Another important element to the portability of computers was shrinking down the size of the floppy disks drives. Prior to the development of the 5 1/4 inch disk drive, there were no portable computers on the market. As systems matured, smaller disks drives began to appear on the market but there was no clear cut standard size, The journalists argued long and hard over which was the "best" of the "shirt pocket disks", and therefore which one would "obviously" win out. Computer manufacturer, George Morrow suggested that the computer industry should cut a deal with the clothing industry to make shirt pockets 5,25".
Dysan, who was the foremost diskette manufacturer, did not like the 3" and 3,5" designs, since that would require MAJOR retooling. So they came out with the 3.25", which was simply a smaller version of a 5.25", and would require MUCH less re-tooling to produce in their existing factories. But how could they influence the outcome and become the "standard"?
George Morrow (with his own Yogi Berra quote) said that standards are great - everyone should have a unique one of their own! Dysan "knew" that whichever one had software distributed on it would become the standard. So they bet the company on a daring venture. They started a software publishing business! They went around to the larger software companies and cut distribution deals. For a while, you could buy ANY major program on 3,25" diskette!
However, the Seequa Chameleon 325 was one of the only machines that used a 3.25" drive, and they are very rare. Everybody else waited to see what everybody else would do. The inertia kept the critical mass from ever coming about. There were a lot of 3.25" drives and diskettes made. In fact, many more than the computers that used them, Unfortunately for Dysan, standard drives became 3 .50 " and Dysan never completely recovered.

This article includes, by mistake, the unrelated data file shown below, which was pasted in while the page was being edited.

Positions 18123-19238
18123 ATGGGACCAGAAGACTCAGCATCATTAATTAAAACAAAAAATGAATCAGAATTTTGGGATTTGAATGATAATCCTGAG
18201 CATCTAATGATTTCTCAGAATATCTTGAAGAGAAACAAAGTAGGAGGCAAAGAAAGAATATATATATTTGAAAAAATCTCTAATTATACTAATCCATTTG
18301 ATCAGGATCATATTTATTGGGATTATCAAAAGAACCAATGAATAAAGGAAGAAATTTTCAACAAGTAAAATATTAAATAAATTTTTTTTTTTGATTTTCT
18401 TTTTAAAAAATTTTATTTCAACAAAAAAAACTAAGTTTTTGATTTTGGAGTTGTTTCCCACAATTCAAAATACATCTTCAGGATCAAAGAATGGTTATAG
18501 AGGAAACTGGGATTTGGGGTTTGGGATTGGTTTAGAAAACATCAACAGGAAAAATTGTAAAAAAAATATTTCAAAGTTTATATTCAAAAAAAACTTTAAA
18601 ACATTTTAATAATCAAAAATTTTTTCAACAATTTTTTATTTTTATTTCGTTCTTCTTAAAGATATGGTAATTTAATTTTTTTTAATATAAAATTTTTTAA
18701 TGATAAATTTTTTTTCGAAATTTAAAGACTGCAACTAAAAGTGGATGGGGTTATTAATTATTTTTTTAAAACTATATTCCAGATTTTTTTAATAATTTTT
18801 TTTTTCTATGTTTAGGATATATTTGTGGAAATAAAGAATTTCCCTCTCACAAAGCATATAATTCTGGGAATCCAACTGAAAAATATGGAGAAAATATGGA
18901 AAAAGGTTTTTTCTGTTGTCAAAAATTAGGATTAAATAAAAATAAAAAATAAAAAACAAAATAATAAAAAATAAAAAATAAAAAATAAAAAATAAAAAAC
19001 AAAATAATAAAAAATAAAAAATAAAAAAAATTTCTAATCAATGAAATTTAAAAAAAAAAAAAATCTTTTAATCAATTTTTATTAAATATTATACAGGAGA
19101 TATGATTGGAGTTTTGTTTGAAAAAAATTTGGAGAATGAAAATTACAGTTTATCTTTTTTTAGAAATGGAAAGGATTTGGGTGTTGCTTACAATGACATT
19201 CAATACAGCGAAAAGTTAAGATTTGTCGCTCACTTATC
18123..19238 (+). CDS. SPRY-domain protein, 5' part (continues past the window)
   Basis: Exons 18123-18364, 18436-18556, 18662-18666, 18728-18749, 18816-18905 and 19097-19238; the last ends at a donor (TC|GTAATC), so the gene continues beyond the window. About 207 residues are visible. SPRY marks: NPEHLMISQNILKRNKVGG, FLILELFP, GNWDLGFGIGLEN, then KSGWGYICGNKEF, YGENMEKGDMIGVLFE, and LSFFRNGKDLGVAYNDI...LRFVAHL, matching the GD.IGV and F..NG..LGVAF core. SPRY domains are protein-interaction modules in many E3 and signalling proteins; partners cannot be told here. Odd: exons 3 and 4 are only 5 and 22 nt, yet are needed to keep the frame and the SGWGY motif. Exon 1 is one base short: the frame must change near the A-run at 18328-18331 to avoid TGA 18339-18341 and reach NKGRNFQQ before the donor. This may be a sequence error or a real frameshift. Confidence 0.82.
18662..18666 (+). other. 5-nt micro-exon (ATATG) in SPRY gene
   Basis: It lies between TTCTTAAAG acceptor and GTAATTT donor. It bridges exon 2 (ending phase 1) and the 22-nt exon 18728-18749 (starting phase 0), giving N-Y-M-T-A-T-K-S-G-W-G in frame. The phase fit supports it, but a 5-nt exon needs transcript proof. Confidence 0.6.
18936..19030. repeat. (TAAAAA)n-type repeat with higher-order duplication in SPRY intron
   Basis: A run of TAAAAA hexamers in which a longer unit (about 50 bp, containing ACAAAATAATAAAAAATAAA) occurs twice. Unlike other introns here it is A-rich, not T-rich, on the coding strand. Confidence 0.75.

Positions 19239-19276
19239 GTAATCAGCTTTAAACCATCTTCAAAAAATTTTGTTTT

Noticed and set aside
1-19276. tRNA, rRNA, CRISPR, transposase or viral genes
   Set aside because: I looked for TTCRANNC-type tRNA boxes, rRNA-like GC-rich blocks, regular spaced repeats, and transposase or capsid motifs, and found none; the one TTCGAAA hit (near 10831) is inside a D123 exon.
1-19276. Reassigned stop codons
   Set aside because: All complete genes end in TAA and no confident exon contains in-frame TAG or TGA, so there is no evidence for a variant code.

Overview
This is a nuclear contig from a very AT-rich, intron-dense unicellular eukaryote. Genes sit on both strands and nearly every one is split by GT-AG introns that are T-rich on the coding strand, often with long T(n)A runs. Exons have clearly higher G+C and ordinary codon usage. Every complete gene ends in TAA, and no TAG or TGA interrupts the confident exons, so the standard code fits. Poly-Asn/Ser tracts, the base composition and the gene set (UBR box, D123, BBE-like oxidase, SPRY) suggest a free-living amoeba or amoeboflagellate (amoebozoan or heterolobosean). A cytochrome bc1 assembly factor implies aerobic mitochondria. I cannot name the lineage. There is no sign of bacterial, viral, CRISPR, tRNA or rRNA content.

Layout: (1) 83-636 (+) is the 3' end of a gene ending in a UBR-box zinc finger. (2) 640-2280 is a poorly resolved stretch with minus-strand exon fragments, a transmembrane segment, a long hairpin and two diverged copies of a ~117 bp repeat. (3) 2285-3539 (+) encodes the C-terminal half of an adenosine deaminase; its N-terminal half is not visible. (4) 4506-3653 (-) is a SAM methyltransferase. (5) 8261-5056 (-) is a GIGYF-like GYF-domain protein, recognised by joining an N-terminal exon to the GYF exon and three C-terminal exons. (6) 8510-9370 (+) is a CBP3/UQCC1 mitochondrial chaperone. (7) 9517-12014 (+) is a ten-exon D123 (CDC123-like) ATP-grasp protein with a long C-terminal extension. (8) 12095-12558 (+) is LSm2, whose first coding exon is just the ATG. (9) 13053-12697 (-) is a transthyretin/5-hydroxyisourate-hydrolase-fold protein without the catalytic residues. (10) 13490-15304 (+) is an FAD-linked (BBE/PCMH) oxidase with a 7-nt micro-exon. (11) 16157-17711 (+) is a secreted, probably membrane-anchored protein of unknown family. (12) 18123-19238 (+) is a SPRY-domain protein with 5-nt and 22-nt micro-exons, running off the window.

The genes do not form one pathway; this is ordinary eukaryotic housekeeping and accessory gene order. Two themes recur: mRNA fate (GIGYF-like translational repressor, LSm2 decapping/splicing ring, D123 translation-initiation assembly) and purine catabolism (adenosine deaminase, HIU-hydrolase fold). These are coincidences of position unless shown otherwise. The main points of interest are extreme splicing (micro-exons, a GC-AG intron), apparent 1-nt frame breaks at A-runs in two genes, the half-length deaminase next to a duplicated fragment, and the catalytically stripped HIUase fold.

Meanwhile, Amstrad went with the 3" diskette and. Amdek marketed an external 3" drive unit for use with Apple Ile and Radio Shack "Coco" (color Computer). The earliest models of the Gavilan used 3". Also that some Japanese models of the Canon used the 3" drives, Later on, there was a similar baffle between 3 or 4 different 2.5" and 2.3" formats.
IBM showed a 3.9" disk drive at trade shows, but apparently never got around to selling any. But when Hewlett Packard (HP), Apple, and then IBM went with 3.5", the "standard" was set and the others were doomed, and it became clear that technological superiority was NOT necessarily the controlling factor of what would win out.
RICM notes that there have been some minor changes in the 3.5" diskettes. The earliest ones were without shutters. Then there was a "manual" shutter that you had to slide open and closed. Then a semi-automatic one that you had to slide open, and you pinched the corner to release a latch to let a spring close the shutter. You can tell these diskettes by looking for the word "pinch" on some of them. Many current diskettes still have a vestigial arrow pointing to which corner you had to pinch, although now that arrow is purportedly to tell you which end of the diskette to put into the drive 1.